WASHINGTON Supreme Court Justice Antonin Scalia was remembered Saturday as a man who loved God, country and family at a funeral Mass capping two days of mourning for a jurist who left a long and sometimes provocative legacy on the nation.
Scalia's son Paul a Catholic priest led the service and mixed humor with reverence for the conservative icon and father of nine who died unexpectedly last weekend.
"Sure he forgot our names at times or mixed them up, but there are nine of us," Scalia told thousands of mourners at the Basilica of the National Shrine of the Immaculate Conception.
"He loved us and sought to show that love and sought to share the blessing of the faith he treasured," Scalia said.
Dignitaries including Vice President Joe Biden, former Vice President Dick Cheney, members of Congress and all eight sitting justices of the Supreme Court were among those attending.
Scalia's sons and sons-in-law served as pallbearers, carrying his flag-draped casket up the steps of the basilica. Scalia lay in repose at the Supreme Court on Friday, where thousands of visitors came to honor one of the country's most influential conservative voices.
The service was a traditional Catholic funeral Mass filled with pageantry, celebrity and a little bit of humor. It was simple, with no formal eulogy, in keeping with the justice's philosophy that funerals should not be dominated by effusive praise.
Washington's archbishop Cardinal Donald Wuerl drew chuckles during opening remarks when he told the massive crowd that he would keep his comments brief "in keeping with your desire to have a simple parish family Mass."
Only two people read from Scripture. Leonard Leo, executive director of the conservative Federalist Society, read a passage from the Old Testament's Book of Wisdom. Justice Clarence Thomas read a passage from the New Testament's Book of Romans.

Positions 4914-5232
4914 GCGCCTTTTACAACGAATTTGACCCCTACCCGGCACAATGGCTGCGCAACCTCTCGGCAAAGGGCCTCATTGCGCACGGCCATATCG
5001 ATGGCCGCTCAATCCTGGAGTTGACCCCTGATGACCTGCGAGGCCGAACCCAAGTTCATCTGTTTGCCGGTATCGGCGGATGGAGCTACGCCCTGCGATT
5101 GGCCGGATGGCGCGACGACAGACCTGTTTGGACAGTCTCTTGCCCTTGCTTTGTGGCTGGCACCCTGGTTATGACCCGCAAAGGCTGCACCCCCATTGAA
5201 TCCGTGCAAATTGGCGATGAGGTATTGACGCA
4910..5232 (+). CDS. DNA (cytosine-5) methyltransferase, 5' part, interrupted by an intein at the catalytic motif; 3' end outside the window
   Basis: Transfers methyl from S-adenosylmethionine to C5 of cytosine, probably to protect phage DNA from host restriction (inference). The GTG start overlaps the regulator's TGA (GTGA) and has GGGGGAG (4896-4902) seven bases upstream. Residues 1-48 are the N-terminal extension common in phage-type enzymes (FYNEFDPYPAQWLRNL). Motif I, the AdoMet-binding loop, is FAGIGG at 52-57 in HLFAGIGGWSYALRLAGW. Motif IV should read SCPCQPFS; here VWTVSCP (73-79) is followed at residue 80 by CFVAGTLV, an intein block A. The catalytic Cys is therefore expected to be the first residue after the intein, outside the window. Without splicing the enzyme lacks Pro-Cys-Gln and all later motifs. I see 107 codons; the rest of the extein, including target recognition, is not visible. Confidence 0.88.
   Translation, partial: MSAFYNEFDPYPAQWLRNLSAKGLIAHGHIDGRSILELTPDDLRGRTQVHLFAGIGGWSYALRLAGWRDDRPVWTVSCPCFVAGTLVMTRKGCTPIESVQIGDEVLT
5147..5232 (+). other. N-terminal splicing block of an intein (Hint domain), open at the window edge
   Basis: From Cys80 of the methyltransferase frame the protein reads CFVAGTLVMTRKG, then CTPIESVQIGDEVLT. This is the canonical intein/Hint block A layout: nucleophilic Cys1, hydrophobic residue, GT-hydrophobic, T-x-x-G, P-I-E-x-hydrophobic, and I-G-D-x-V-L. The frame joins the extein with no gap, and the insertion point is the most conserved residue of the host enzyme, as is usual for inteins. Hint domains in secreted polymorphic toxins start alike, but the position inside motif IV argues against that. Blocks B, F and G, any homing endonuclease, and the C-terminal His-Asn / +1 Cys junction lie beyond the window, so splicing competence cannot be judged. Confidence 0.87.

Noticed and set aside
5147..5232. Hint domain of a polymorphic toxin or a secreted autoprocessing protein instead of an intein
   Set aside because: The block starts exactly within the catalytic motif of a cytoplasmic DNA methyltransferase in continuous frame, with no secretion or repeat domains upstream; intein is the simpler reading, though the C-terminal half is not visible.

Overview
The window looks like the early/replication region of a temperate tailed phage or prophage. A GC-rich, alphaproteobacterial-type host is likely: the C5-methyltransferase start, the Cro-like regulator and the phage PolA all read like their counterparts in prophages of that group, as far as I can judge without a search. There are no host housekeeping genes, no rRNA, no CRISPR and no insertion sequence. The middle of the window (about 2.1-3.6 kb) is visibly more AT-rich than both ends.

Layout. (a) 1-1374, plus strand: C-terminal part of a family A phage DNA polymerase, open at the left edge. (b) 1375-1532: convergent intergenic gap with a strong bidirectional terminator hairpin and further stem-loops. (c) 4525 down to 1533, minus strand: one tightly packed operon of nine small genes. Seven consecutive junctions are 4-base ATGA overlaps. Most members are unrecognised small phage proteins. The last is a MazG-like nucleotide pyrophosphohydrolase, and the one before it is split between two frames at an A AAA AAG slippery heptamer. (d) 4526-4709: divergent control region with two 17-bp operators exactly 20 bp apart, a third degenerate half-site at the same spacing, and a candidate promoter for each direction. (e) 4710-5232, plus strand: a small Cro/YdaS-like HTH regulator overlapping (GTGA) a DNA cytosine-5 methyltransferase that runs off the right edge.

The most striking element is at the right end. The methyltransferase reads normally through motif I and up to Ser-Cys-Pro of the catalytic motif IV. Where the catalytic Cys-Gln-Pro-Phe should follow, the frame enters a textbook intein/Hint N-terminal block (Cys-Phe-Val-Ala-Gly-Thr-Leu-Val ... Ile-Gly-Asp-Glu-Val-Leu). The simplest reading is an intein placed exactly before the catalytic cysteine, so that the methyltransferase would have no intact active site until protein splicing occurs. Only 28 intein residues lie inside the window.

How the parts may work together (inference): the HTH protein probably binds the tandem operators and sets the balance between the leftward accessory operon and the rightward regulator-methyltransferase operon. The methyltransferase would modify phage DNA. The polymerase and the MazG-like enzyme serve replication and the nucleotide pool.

During the homily, Scalia's son recalled how his father reacted once after accidentally standing in his son's confessional line.
"He quickly departed it. As he put it later, 'Like heck if I'm confessing to you,'" the younger Scalia said. "The feeling was mutual,"
The Rev. Scalia joked that "the Roman collar was not a shield against his criticism."
The younger Scalia also honored his mother, to whom the justice was married for 55 years, as "a woman who could match him at every step and could even hold him accountable."
The family departed for a private burial at an undisclosed site immediately after the Mass. A memorial service for Scalia has been set for March 1 at a Washington hotel.
Scalia, 79, died last weekend at a remote Texas ranch after spending nearly three decades on the high court. As the court's most prominent conservative voice, Scalia was known for his biting dissents that mixed humor with scathing barbs.
He was known as a champion of originalism interpreting the Constitution according to the meaning understood when it was adopted. He famously sparred with liberals who view the constitution as a "living document" and frequently declared in public speeches his view that the Constitution is "dead, dead, dead."
Several federal judges who are considered possible replacements for Scalia also attended the funeral Mass, including Judges Sri Srinivasan and Patricia Millett and Chief Judge Merrick Garland, all of the U.S. Court of Appeals for the District of Columbia Circuit. They were joined by a who's who of the political and legal world in Washington.
President Barack Obama did not attend Saturday's funeral Mass, despite criticism from some Republicans. He and first lady Michelle Obama were among the more than 6,000 people who paid tribute to Scalia at the Supreme Court on Friday. Scalia's flag-draped casket rested on a funeral bier that first held President Abraham Lincoln's casket after his assassination.
GOP presidential hopeful Ted Cruz interrupted his campaign ahead of Saturday's South Carolina primary to attend the Mass. The Texas senator has been among those urging the Senate not to consider replacing Scalia until after the November election. Obama has insisted that he will nominate a successor.
Associated Press writer Mark Sherman contributed to this report.